Archive for Category: "Society & Culture"
Memo Mata came to China six years ago for a change of pace. As he put it, Mata wanted to explore the world. Now Mata, a former Westlake High School player who suited up for Texas State, is helping mold an unlikely relationship between the National Football League and a growing Chinese fan base.
Throughout this sprawling cosmopolitan city, Jiashan Market and similar projects have arisen to meet a demand for healthy, sustainably produced foods, and a growing desire among Shanghai’s wealthy elite to adopt more environmentally conscious lifestyles.
Located in the heart of Shanghai’s French Concession, Jiashan Market is a residential and business community that focuses on fostering an environment that sustains healthy lifestyles. Inspired by the concept of sustainability and an eco-friendly ideology, the people of Jiashan Market are trying to nudge Shanghai—and China—in a greener direction.
When a woman wears a Chinese qipao—pronounced “tee-pow”—people notice its distinctive design. A tight-fitting dress that usually falls above the knees or ankles, the close fitted neck and buttons for doing it up along one side of the body make the qipao unique. Although a dress with traditional roots, Chinese women haven’t always been permitted to wear it.
The current draft of a new mental health bill, made available for public viewing and comment on the Legislative Affairs of the State Council website June 10, would ban compulsory mental health screenings and would allow patients diagnosed with mental disorders to be discharged from the hospital at their discretion. Patients with serious diagnoses would require the consent of their doctor or guardian.
Twitter might limit social media users to 140 characters, but microbloggers in China face a different order of restriction. Sina Weibo—China’s most popular microblogging platform—functions similarly to Twitter in terms of post-length limitations, but it is also subject to the censorship rules of the Chinese government.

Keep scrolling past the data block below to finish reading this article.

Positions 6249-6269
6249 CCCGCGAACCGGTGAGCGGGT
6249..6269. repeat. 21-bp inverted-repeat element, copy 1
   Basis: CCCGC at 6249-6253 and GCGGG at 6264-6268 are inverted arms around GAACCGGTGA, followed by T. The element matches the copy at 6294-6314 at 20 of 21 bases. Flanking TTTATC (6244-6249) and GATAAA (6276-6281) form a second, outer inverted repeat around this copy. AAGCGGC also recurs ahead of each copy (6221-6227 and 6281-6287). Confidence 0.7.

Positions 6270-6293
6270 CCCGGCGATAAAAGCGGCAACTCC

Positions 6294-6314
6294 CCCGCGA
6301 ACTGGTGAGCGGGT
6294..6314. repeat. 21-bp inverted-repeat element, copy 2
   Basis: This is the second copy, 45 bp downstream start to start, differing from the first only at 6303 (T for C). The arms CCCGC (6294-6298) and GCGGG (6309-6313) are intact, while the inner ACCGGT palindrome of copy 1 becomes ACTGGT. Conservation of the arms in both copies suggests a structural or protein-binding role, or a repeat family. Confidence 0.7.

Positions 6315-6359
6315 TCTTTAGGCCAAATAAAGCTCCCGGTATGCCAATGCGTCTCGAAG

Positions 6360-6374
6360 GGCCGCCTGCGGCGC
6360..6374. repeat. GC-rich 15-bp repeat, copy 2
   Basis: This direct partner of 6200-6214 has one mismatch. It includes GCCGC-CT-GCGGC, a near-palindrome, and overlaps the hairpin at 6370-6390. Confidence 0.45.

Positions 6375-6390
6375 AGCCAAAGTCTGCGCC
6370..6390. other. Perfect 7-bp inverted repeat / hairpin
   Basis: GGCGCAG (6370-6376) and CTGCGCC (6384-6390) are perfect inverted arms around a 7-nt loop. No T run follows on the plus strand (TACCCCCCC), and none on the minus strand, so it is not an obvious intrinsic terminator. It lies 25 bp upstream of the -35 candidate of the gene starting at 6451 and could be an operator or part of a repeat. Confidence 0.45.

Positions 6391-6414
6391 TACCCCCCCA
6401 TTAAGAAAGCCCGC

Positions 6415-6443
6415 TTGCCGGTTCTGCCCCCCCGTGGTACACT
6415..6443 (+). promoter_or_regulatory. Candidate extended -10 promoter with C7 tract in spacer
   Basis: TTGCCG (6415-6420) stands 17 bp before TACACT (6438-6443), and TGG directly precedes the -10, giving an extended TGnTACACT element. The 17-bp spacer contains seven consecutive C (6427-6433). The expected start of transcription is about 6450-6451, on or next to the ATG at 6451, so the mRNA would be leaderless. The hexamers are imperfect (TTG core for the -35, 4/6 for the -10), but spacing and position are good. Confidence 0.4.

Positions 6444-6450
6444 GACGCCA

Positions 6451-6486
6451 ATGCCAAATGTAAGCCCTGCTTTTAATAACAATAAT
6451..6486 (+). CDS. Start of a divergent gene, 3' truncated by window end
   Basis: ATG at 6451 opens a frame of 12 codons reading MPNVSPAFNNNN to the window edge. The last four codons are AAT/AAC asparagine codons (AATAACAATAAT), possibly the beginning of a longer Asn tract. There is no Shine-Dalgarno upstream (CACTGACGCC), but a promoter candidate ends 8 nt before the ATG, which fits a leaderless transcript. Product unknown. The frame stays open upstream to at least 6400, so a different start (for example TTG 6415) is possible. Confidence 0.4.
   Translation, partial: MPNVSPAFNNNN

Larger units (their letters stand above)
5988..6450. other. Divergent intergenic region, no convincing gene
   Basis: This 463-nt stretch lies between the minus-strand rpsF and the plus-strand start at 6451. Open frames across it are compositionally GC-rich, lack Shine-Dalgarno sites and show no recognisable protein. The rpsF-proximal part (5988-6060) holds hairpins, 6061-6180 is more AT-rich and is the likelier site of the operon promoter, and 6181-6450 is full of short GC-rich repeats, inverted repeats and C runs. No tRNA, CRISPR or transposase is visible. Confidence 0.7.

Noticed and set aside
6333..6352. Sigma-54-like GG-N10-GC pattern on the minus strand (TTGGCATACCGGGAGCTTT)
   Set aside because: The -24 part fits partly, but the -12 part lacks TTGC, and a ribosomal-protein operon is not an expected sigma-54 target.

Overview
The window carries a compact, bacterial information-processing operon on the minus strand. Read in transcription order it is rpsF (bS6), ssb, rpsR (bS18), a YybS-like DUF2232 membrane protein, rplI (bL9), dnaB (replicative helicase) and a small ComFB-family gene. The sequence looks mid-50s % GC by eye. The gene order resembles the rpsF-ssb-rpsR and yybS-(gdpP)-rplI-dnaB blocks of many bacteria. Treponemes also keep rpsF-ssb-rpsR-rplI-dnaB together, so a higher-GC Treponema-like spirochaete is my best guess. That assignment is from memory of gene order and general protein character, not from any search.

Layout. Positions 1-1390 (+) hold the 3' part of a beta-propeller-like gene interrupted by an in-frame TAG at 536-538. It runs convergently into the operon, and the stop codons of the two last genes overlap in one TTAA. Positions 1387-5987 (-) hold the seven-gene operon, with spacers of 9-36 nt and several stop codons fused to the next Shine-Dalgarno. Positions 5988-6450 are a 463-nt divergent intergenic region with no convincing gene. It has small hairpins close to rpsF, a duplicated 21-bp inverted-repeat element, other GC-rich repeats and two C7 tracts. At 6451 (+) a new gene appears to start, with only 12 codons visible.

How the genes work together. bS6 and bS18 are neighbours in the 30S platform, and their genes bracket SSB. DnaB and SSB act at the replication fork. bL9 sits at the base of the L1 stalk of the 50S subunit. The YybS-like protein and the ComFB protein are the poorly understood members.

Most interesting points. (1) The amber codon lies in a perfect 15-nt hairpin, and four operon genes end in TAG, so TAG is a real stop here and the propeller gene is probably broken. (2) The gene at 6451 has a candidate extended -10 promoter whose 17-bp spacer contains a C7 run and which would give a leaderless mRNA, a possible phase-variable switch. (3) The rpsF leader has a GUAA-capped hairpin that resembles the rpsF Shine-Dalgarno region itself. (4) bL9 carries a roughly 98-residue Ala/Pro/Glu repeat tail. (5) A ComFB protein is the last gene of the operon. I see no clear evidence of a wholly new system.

The bartender poured and the lemon peel danced in the cocktail glass, as the six-piece jazz band played “Shanghai at Night”—a tune all the rage in the 1930s—for an audience seeking a sense of Old Shanghai. If anyone could deliver, it’s the Old Jazz Band. Known throughout Shanghai and beyond, the band—average age of 75-years-old—has played the famous Peace Hotel over parts of four decades.
All across China, the government is relocating citizens to ease growing pressures on land use—and often inciting a public outcry. In May, a man from Fujian Province suicide-bombed a government building after officials demolished his business. But in mountainous Zhejiang Province, some citizens are more than glad to be moved closer to villages with higher standards of living.
China, with its fast-paced population growth, is now faced with the task of educating 26 percent of the world’s students on 2 percent of the world’s resources, says Gordon Sang, professor of education at Beijing Normal University. With 80 percent of China’s population living in rural areas, the government has recognized an outstanding need to modernize schools and improve teaching efficiency.
Xiejiaqiao, like many rural villages in China, tends to police itself. While a pair of police officials from the county level visit the village twice a month for a report on area stability, the closest thing to local law enforcement in the village is a three-person “Violence Avoidance Committee.”